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Nagel v. Cronebaugh

Citation. Nagel v. Cronebaugh, 782 So. 2d 436, 45 U.C.C. Rep. Serv. 2d (Callaghan) 1095, 26 Fla. L. Weekly D 631 (Fla. Dist. Ct. App. 5th Dist. Mar. 2, 2001)
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Brief Fact Summary.

Richard Nagel, (Appellant), appeals a final judgment denying foreclosure of a mortgage.

Synopsis of Rule of Law.

In order for an instrument to be negotiable under the U.C.C. it must contain an unconditional promise to pay a sum certain.


Marjorie E. Peirce, (Pierce), agreed to give Mr. and Mrs. Cronebaugh, (Appellees), $50,000 and loan them an additional $50,000 so they could purchase a home. The loan was secured by a mortgage. Appellees attorney drafted the note and the mortgage. The note provided that Appellees promise to pay to Peirce a sum to be determined at the time of contingencies with interest. The note also stated that it was a demand note due on October 1, 2018 or upon the sale of the house, or the death of the makers, whichever occurs first. When Peirce died, Appellant as Personal Representative of her estate, demanded payment in full contending that the note created an obligation due on demand. Appellees contend that payment was not required until October 1, 2018.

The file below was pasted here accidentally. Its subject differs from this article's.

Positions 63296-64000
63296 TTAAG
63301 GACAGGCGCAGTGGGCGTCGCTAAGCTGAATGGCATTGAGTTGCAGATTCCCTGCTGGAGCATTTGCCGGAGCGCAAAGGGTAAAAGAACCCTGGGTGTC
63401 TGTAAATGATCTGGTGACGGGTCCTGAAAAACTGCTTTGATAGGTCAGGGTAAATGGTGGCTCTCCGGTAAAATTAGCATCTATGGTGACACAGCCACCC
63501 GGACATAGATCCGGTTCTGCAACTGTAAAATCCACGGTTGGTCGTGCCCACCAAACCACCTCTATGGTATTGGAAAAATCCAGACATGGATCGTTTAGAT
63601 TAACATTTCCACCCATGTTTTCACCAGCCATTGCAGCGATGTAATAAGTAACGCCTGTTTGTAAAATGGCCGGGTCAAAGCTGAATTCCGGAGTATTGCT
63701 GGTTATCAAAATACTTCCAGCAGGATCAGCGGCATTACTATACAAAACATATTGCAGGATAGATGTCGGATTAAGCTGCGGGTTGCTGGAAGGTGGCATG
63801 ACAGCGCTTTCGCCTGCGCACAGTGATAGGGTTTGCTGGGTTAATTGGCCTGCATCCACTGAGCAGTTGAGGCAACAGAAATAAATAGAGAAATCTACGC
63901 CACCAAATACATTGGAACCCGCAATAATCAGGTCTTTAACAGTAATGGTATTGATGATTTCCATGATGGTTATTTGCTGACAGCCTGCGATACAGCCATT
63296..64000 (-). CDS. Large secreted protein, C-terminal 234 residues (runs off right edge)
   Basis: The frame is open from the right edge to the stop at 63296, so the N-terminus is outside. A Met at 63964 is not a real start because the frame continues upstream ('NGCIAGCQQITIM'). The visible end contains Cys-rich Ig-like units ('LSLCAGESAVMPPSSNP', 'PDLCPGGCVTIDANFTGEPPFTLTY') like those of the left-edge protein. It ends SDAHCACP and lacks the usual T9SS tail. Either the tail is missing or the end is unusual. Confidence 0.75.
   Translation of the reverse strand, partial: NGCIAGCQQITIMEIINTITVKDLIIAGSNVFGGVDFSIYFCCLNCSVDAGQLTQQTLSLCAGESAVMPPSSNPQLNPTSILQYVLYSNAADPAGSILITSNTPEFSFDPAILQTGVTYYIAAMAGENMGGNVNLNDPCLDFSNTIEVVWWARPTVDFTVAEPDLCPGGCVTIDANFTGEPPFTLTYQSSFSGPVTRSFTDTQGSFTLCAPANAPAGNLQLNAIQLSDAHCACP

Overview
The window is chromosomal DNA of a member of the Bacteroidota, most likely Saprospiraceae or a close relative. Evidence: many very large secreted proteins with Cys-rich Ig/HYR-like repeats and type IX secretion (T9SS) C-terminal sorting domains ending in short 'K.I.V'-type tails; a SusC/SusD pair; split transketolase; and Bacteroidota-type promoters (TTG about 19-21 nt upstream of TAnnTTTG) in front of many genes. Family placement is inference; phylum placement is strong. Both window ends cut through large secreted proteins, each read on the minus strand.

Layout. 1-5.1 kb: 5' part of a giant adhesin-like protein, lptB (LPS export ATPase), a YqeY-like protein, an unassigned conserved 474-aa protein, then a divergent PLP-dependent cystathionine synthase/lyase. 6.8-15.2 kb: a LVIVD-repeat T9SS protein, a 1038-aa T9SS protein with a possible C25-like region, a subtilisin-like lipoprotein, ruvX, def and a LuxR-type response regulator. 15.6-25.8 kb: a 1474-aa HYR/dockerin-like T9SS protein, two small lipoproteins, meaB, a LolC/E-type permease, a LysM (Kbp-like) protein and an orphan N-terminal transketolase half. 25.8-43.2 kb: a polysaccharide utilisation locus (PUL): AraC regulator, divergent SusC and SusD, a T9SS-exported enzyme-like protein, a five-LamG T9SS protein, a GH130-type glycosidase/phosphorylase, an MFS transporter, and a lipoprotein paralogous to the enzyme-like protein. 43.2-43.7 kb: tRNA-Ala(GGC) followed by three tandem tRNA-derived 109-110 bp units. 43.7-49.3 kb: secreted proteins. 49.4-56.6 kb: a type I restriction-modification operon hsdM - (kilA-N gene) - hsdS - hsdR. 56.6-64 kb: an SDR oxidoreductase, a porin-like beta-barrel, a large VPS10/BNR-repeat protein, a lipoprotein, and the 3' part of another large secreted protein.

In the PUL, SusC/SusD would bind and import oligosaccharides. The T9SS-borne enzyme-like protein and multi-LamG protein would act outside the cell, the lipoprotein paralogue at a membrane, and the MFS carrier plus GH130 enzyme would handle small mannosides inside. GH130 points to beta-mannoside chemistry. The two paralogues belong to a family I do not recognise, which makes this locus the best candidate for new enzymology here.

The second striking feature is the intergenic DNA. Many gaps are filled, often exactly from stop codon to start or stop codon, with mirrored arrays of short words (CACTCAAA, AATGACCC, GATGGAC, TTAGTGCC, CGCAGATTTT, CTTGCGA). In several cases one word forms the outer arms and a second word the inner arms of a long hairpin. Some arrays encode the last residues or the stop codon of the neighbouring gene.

Whether the note is a negotiable instrument governed by U.C.C. 3-104(a)

Whether the note creates a demand obligation.


No. The note is not a negotiable instrument because it fails to provide a fixed principal amount.

Yes. The note creates a demand obligation because the wording is ambiguous and must be construed against the party who drafted the instrument, Appellees.

Concurrence. The note is not ambiguous but still creates a demand obligation. The U.C.C. provision codifies common sense, which should control the construction of contract.


U.C.C. 3-104(a) does not apply because the note does not provide a fixed principal amount and therefore is not negotiable. Because the language of the note is ambiguous as to the ability of the holder to demand payment prior to 2018, the ambiguity must be interpreted against the party who selected the language. Construing the language against Appellees, the note did create a demand obligation.

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